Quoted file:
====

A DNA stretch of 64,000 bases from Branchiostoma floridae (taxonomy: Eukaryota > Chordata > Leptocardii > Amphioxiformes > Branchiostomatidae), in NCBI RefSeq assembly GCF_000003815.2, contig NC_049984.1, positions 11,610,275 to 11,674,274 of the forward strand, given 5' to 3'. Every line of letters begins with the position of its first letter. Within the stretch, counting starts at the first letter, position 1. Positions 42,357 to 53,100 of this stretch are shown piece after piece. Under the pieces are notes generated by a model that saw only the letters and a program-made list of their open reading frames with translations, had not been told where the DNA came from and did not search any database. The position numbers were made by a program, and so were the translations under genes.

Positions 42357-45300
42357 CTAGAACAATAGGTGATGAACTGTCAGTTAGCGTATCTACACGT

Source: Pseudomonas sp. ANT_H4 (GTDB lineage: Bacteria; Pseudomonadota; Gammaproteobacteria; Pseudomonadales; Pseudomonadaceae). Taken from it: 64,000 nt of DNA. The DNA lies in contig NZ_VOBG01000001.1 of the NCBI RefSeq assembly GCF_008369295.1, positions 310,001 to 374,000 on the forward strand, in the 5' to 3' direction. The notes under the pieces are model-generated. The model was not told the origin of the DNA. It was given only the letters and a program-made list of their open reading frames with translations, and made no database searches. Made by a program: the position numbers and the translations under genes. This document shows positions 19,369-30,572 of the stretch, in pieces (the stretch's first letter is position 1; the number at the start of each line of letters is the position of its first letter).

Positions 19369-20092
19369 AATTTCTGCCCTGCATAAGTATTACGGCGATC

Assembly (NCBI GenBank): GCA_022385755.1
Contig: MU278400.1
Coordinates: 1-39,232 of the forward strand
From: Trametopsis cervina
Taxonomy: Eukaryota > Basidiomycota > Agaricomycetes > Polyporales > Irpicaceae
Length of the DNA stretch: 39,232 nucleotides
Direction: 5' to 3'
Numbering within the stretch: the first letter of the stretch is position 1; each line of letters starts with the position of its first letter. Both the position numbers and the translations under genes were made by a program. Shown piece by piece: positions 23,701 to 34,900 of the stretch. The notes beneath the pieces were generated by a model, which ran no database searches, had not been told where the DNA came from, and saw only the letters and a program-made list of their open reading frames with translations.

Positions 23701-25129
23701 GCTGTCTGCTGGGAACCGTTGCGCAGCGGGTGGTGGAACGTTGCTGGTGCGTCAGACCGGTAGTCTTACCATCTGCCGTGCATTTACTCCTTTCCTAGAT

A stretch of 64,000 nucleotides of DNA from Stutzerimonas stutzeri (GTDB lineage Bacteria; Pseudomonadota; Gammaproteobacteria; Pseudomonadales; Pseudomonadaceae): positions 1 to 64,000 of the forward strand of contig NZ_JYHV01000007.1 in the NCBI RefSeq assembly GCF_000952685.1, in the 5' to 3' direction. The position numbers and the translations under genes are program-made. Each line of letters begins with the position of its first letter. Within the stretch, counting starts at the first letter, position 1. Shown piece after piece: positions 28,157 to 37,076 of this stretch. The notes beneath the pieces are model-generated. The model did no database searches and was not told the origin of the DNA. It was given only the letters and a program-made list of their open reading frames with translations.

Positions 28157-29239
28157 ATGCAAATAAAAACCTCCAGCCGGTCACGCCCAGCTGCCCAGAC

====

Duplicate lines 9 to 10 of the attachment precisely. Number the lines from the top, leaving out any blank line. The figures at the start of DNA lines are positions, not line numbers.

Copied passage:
Coordinates: 1-39,232 of the forward strand
From: Trametopsis cervina